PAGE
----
This chapter considers the official and unofficial pedagogical mechanisms for shaping and creating different types of people within schools. In particular, it links the ready predisposition to diagnose Indigenous children in the Northern Territory (NT) of Australia as unhealthy and ‘learning disabled’ to a simultaneous compounding of unequal education outcomes and the internalisation of racialised, embodied habits. Operating at different social scales, the cultural pedagogies in question combine in practice to shift the onus of future educational failings onto Indigenous students and away from the state, validating the ethical purpose of reforms while reinscribing racial inequalities.1 The argument draws on findings from an ethnographic study of four NT schools, all catering for large numbers of young primary school children from low socio-economic, Indigenous or non-English speaking backgrounds, conducted as part of another project altogether. Here I observed teachers with children as young as four and five adopting instructional approaches that presumed and reinforced the notion that Indigenous children cannot concentrate, are incapable of dealing with overly complex concepts and are highly unlikely to advance academically. Such assumptions were authorised by other pedagogical forces, from external surveys identifying students as this or that type of disadvantaged learner; funding regimes rewarding particular learning ‘disabilities’ over others; wider cultural discourses about Indigenous learning constraints; to such informal, micro-tactics as the isolation of a teacher who imprudently questions these material-discursive entailments. Looking briefly at the role of policy instruments such as the Australian Early Development Index (AEDI), which are promoted as devices to interrupt unequal education outcomes, I argue the current imperatives to profile children in the name of matching resources to needs is part of an armoury of pedagogic devices which (re)create a non-academic child who is destined to become an architect of their own under-education. In regional and remote Australia, teachers understand Indigenous children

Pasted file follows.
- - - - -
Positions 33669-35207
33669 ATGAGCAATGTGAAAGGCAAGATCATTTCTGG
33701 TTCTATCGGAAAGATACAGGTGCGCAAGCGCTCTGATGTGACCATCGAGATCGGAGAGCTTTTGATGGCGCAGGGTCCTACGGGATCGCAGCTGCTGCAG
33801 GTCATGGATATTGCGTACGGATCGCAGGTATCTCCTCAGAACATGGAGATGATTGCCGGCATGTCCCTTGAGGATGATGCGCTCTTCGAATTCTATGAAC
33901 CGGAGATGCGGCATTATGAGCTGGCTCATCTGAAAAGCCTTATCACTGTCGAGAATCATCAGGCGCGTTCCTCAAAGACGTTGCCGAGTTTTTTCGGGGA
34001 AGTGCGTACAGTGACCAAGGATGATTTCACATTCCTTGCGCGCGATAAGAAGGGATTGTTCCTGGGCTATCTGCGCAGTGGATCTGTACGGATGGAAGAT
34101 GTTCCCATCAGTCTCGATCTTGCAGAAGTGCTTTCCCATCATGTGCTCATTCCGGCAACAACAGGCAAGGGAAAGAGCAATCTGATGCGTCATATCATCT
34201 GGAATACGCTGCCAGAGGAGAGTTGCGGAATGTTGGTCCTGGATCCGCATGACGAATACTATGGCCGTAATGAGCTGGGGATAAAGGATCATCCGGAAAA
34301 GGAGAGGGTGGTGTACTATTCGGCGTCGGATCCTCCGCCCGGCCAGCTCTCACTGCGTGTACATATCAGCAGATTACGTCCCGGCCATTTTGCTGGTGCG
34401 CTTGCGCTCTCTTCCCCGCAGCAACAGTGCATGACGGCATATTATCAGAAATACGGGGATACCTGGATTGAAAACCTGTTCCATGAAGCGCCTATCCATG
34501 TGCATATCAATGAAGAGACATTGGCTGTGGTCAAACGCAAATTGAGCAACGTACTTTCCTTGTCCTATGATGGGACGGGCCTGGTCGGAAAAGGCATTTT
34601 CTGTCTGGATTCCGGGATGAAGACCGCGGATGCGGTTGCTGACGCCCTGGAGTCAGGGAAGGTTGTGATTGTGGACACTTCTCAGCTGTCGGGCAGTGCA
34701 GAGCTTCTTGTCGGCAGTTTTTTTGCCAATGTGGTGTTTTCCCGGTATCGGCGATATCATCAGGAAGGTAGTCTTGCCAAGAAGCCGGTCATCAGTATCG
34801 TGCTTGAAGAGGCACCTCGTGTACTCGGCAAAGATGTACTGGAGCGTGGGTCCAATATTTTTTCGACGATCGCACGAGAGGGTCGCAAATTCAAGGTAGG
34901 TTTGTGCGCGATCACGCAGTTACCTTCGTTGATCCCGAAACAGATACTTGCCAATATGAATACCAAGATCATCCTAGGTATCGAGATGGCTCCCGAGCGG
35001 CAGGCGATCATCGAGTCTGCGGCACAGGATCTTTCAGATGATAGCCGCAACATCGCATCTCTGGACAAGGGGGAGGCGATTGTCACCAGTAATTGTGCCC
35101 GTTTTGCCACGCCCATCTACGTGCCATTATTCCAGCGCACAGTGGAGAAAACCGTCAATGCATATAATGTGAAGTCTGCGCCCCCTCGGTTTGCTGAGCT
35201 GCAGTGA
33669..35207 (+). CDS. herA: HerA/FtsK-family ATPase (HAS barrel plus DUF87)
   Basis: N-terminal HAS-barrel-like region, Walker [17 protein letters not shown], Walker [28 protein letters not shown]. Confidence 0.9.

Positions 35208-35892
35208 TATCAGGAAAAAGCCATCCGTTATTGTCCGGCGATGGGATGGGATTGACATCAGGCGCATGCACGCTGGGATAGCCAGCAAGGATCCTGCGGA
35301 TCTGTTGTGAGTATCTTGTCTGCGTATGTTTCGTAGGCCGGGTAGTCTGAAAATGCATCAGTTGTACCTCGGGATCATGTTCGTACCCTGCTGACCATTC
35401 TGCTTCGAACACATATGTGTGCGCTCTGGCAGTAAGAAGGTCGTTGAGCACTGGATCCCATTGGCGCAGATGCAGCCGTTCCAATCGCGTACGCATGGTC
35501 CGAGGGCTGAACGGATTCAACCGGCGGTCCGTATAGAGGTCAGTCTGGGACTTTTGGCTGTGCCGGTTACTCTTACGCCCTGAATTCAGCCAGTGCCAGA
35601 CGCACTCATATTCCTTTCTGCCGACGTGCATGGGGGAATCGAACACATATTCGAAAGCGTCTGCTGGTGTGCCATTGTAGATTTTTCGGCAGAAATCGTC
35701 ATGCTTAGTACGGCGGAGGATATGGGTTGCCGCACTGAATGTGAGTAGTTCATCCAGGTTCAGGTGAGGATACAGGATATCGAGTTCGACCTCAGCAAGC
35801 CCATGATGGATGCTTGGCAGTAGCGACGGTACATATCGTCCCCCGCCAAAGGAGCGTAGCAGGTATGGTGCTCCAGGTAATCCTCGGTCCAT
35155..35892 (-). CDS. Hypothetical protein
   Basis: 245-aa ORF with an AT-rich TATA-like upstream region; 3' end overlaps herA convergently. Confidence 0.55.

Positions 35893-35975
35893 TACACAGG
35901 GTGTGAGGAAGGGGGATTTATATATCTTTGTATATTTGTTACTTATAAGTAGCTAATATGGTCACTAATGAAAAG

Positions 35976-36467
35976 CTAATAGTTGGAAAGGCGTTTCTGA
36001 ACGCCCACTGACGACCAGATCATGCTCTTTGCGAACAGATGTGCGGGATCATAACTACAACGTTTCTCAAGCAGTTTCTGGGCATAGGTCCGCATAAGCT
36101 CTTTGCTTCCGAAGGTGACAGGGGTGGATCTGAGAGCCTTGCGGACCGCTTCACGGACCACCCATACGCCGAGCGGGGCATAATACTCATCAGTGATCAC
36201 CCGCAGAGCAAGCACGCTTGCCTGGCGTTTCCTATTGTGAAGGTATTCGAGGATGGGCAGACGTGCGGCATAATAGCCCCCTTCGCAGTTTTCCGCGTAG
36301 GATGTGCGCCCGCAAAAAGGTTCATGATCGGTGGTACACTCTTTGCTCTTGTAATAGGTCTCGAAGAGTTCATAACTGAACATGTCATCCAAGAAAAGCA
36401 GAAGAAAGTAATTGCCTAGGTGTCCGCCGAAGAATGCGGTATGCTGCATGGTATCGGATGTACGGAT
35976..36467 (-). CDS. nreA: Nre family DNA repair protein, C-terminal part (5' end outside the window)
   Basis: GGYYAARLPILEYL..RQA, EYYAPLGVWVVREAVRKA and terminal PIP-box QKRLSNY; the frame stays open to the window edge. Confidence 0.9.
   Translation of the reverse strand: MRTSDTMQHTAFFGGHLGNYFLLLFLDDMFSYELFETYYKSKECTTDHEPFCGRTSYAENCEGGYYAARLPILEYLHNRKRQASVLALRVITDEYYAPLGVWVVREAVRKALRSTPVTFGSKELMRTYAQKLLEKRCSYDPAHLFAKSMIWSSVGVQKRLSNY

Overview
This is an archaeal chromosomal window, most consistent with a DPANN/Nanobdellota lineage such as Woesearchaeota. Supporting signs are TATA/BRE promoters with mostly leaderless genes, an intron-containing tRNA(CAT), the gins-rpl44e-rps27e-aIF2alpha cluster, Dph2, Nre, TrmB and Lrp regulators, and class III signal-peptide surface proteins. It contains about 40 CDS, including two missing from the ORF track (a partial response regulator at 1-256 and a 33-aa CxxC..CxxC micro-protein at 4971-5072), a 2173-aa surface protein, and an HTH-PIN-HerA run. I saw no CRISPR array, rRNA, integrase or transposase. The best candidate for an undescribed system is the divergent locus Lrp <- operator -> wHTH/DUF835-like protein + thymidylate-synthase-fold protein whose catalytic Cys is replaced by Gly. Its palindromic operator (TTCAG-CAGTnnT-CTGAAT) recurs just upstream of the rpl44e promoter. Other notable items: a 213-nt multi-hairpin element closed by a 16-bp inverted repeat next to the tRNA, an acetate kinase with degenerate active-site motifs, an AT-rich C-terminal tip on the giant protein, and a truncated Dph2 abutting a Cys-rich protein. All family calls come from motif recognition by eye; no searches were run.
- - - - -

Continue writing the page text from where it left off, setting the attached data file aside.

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to be incapable of highly demanding instruction, given their serial disorders and inability to concentrate. As a matching response, students are taught to expect fractured programmes at a dizzying pace, becoming exactly the kind of cultural being that teachers expect: an easily distracted learner who needs culturally-engaging, kinetic edutainment else they will swiftly lose interest. To put this more pithily: multilayered cultural pedagogies nurture an Indigenous child who then seems naturally disposed to non-scholastic learning. While the case material is here drawn from school settings, I do not restrict cultural pedagogy to classroom instruction in literature, media or political content. Rather, I am tracing how racialised pedagogy intersects with increasing rates of child and youth psychopathologisation in which ‘spectres of diagnosis’ are parleyed in multiple settings with profound shaping effects (Harwood 2010: 7). The non-conscious tutelage in, and tending of, racialised forms of subjectification exceeds curricula or even formal schooling. It is part of how a ‘constellation of psychical and somatic habits [are] formed through transaction with a racist world’ (Sullivan 2006: 63); or as Indigenous writer Melissa Lucashenko puts it, how ‘underclass expectations are calibrated very young’ (2013). The long-standing set of judgements about the (non)educability of remote Indigenous children (Beresford and Partington 2003; Lea 2010), today meets a new phenomenon in schools: the ready disposition to ascribe a range of psychiatric disorders to children who are considered ‘disorderly’. The pedagogical processes for transmitting and embodying racialised identities involve adults remitting culturally available messages (institutionally, somatically, verbally) to children and their families about the child’s psychophysiological self, bolstered by student profiling and quasi-professional discourses on cognitive disorders and culturally-preferred learning styles; the child’s unconscious and active reconstituting of these assorted messages; and multiple other material and intersubjective reinforcements of these transactions. My argument can be read as a critique of an existing cultural pedagogy, showing the negative (racially-inflected) relations embedded within efforts to transform Indigenous education through greater sensitivity to socio-economic politics and critical cultural pedagogies. We begin with scenes of disordering in different schools, to gain a sense of the casual ways in which categorisations of students as this-or-that kind of child are placed into circulation, before looking more closely at the intersection of diagnostic discourses with pre-existing constructions of Indigenous learning disadvantage.